We examined the toxicity and carcinogenicity in rodents of methyl-n-amylnitrosamine (MNAN), multiple doses of which are known to induce esophageal and nasal tumors in rats. A single i.p. injection of 50-70 mg MNAN/kg into adult rats produced a 74% incidence of esophageal squamous carcinomas (mean latency, 63 weeks). Single doses of 3.0-12.5 mg/kg of MNAN injected into newborn and 3-day-old rats and hamsters were not carcinogenic in rats and only weakly carcinogenic in hamsters. The low doses (used because larger doses produced lethal interstitial pneumonia) probably explain the low carcinogenicity, despite previous findings of extensive formation of stable hydroxy-MNANs from MNAN by the esophagus of both species at these ages, which may indicate MNAN activation. One i.p. injection of 70-100 mg MNAN/kg into adult Syrian hamsters was weakly carcinogenic for the esophagus and forestomach. Six injections of 75 mg MNAN/kg into adult hamsters induced lung and nasal cavity tumors (65 and 43% incidences, respectively), but only a few esophageal tumors. Three injections of 15 mg MNAN/kg into adult Swiss mice induced lung adenomas and esophageal papillomas in 71 and 32% incidences, respectively. These results partially agreed with previous studies on hydroxy-MNAN formation by the esophagus of these species. Six s.c. injections of 75 mg 2-oxo-MNAN/kg into adult rats induced tumors of the nasal cavity, esophagus and soft tissue at the injection site in 68, 63, and 32% incidences, respectively. This does not support the view that 2-oxo-MNAN is an active metabolite of MNAN.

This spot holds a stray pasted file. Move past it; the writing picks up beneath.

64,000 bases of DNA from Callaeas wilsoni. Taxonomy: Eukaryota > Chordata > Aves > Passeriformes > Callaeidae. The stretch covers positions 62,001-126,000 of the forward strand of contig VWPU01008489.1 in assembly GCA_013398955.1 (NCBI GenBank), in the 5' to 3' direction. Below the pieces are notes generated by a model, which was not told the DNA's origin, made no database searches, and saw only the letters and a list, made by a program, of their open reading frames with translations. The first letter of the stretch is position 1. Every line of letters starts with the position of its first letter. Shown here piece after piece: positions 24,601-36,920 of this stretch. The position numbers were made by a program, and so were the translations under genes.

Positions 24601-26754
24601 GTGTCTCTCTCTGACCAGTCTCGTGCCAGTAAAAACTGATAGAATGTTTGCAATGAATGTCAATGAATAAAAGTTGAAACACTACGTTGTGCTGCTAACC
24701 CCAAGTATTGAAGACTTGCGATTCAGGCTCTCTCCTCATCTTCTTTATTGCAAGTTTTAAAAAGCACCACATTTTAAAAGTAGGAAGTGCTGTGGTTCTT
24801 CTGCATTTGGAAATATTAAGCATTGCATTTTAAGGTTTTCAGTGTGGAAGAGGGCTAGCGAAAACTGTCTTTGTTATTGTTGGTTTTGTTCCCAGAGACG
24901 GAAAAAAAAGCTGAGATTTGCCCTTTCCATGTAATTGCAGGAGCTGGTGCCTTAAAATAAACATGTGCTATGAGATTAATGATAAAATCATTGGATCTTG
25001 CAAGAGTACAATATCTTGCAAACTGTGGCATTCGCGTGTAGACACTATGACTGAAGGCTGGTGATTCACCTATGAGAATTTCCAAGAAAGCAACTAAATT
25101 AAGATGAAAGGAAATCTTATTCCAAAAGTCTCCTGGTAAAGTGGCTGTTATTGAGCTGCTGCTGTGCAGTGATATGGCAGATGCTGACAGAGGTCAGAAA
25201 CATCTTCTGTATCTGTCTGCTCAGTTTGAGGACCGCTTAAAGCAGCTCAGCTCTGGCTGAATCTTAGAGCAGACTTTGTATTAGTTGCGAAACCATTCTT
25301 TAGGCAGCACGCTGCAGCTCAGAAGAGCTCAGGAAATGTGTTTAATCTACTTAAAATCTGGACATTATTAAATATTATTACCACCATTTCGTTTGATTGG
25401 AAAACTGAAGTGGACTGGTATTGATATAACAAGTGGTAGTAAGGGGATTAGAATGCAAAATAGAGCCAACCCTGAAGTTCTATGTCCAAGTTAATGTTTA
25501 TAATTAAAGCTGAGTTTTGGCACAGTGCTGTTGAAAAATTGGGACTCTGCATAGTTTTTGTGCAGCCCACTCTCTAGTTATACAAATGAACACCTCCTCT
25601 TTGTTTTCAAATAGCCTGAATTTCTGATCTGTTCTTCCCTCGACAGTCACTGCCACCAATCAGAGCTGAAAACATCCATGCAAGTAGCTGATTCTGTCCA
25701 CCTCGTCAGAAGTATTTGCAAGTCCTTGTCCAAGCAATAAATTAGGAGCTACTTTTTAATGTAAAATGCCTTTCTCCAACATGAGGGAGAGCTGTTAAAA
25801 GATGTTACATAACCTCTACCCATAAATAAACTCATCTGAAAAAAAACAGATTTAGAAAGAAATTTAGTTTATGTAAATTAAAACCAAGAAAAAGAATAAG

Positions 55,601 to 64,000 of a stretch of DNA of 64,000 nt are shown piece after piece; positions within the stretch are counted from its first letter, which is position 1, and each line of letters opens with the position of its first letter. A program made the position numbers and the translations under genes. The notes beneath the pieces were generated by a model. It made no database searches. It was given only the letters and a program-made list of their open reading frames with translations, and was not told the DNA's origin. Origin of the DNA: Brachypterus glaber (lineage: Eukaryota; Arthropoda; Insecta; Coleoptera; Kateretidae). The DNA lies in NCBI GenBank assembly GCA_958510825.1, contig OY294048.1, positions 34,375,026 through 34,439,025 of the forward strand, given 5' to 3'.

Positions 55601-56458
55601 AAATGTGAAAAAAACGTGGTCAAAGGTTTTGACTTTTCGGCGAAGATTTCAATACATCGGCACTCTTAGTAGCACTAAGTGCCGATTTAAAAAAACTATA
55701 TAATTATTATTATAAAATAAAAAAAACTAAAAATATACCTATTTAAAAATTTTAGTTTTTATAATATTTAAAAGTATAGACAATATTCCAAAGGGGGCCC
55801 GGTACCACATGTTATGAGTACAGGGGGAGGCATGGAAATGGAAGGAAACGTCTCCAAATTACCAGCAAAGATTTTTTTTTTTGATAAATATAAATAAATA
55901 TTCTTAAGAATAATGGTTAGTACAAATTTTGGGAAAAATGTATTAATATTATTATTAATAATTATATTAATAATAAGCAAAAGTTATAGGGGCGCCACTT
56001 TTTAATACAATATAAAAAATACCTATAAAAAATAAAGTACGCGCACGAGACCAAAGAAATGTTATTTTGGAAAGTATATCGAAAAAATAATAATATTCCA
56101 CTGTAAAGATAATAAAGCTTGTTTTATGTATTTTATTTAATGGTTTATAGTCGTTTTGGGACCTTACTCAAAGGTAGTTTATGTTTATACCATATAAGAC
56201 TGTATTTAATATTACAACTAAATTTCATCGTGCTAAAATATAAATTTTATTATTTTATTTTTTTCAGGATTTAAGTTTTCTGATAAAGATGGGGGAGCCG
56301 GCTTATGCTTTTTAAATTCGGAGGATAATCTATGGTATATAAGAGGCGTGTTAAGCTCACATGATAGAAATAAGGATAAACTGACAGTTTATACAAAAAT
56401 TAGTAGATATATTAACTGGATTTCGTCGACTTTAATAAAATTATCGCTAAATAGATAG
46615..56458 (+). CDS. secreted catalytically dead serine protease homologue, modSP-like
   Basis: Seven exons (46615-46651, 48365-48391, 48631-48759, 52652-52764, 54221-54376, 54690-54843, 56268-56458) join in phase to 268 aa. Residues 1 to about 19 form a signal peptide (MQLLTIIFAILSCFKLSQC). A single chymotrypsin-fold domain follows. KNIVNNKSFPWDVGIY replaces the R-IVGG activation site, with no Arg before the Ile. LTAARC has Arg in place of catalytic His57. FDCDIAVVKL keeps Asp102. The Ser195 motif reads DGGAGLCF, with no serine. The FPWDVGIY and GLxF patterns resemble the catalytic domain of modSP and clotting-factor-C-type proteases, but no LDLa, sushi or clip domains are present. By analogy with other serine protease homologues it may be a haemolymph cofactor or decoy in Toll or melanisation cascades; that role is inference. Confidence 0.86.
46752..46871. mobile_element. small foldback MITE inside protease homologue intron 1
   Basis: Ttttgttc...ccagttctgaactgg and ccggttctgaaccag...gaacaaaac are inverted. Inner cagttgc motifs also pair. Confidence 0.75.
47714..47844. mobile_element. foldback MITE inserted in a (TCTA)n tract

|Original language||English (US)|
|Number of pages||7|
|State||Published - Oct 22 1996|
ASJC Scopus subject areas
- Cancer Research